Finding a product-market fit isn’t always easy, but if you’re the end user experiencing a real pain point, the solution might be more obvious. That is the case for newly funded ones Sharing creatorsa platform that helps game developers manage and store large media assets as remote working becomes more common in the industry.
The Bay Area-based startup recently closed another round of funding, a $3 million tranche from China’s 5Y Capital and $2 million from PDF reader Foxit.
Before getting into art management, Ada Liu ran a game design consultancy that brought in several million dollars annually; that company now runs alongside her new venture.
“Dropbox started in 2007, the year the first iPhone was launched, marking the transition from PC to mobile. Ten years later, the fundamental way of data storage has not really evolved,” says Liu when asked why she decided to start a new start-up despite the consultancy firm’s good income. “Wealth management technology will have to move forward.”
Liu has worked as a game artist for NetEase’s San Francisco outpost, China’s second-largest gaming company, and is uniquely positioned to understand gaming companies in China and the US
Indeed, she saw an opportunity as China tightened control over the domestic gaming sector, prompting Tencent, NetEase, and emerging developers like MiHoYo to seek more growth abroad. A number of them began outsourcing production to Liu’s company, whether designing in-game characters or creating promotional materials for overseas markets – all work that can’t be done efficiently in-house as video games becoming more advanced by the day.
As her design business took off, Liu discovered another demand from her Chinese clients.
“When companies sent us raw material, the files took a long time to download, but we often only had four weeks to work on a project,” she says. “We looked for productivity tools on the market, but they were too expensive or outdated, so we made our own in-house tool…and soon others started asking if we could sell the software to them.”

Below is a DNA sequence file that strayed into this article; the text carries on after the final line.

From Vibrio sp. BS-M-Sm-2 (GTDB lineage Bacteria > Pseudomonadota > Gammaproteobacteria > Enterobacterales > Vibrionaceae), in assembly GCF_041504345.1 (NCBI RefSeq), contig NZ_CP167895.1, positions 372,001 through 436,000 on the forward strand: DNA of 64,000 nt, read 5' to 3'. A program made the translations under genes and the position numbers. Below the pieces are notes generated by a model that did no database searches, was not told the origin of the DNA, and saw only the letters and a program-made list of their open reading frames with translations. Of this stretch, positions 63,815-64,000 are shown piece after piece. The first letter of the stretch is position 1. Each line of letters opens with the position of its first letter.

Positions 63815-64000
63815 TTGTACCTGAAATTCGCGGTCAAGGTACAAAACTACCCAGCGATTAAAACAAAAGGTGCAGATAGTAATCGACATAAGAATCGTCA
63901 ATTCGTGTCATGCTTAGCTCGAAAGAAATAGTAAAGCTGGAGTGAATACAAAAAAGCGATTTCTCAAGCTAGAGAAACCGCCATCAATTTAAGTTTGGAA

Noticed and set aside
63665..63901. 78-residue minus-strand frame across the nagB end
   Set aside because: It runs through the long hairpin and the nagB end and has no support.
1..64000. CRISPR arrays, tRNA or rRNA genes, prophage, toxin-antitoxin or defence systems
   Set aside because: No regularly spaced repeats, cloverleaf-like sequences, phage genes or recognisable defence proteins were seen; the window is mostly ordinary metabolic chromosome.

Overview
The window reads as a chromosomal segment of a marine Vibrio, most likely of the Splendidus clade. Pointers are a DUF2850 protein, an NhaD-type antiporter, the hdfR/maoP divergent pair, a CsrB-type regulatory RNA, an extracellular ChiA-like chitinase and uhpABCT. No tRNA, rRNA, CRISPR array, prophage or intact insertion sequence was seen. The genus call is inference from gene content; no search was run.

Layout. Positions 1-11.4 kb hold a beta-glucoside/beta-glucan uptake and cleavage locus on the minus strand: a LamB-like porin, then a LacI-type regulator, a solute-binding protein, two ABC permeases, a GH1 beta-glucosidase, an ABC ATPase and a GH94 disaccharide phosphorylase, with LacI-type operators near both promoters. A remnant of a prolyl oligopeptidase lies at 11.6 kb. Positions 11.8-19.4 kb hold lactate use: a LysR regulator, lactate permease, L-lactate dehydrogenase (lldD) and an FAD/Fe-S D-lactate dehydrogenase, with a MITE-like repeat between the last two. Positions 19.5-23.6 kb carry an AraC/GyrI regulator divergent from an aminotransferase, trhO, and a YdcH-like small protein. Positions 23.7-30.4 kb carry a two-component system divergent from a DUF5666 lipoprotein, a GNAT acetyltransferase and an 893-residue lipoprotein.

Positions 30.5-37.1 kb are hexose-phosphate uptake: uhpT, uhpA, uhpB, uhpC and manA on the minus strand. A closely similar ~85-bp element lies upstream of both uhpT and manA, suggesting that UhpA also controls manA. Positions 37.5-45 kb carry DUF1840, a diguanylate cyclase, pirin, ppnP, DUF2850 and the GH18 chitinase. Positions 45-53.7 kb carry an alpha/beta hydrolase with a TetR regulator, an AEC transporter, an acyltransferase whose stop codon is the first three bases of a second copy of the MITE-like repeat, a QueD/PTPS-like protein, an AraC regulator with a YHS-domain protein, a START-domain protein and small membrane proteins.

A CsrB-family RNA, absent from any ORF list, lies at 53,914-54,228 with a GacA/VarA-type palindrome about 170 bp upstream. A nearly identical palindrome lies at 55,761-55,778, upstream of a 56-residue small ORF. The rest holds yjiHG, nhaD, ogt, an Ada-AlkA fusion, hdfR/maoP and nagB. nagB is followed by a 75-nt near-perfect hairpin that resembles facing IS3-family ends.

Anyone who’s run a media company knows the pain of looking up an old asset, likely lost in the ever-expanding server as employees come and go. If someone is working on the wrong asset, money is wasted and deadlines are missed.
“A game can have like 200 characters, each of which can take about 30 days of work, so even screwing up one [character] loses a lot of the time,” says Liu.
There are a handful of digital asset management tools out there, but very few designed to deal with large 3D assets. Share Creators is built for transferring files of several hundred gigabytes that can be viewed in the cloud without the need for native software, a feature that existing file sharing services lack, Liu claims. The preview option, which can handle more than 100 file types, is powered by compressing assets and converting media formats to be compatible with the platform.
Developers also don’t have to worry about enforcing a consistent filename system. That’s provided by Share Creators, which uses AI to recognize and tag images so users can easily search items using keywords like “grass.” Like many other creative tools that benchmark against Figma, the platform makes remote collaboration one of its key features. It also taps into another popular tech trend — machine-generated content — as it weighs the option of letting users produce simple assets like trees directly from AI engines.
Share Creators, which went live a year ago, received 200 sales quotes in the past month, according to Liu. China’s “top 20” gaming companies have now used the platform to manage media assets. Three major accounts pay more than $200,000 a year for privately deployed and custom services – large companies may struggle to upload their prized art assets to a third party, which is why the platform supports private hosting. Ten other customers pay for the regular subscription service, says the founder.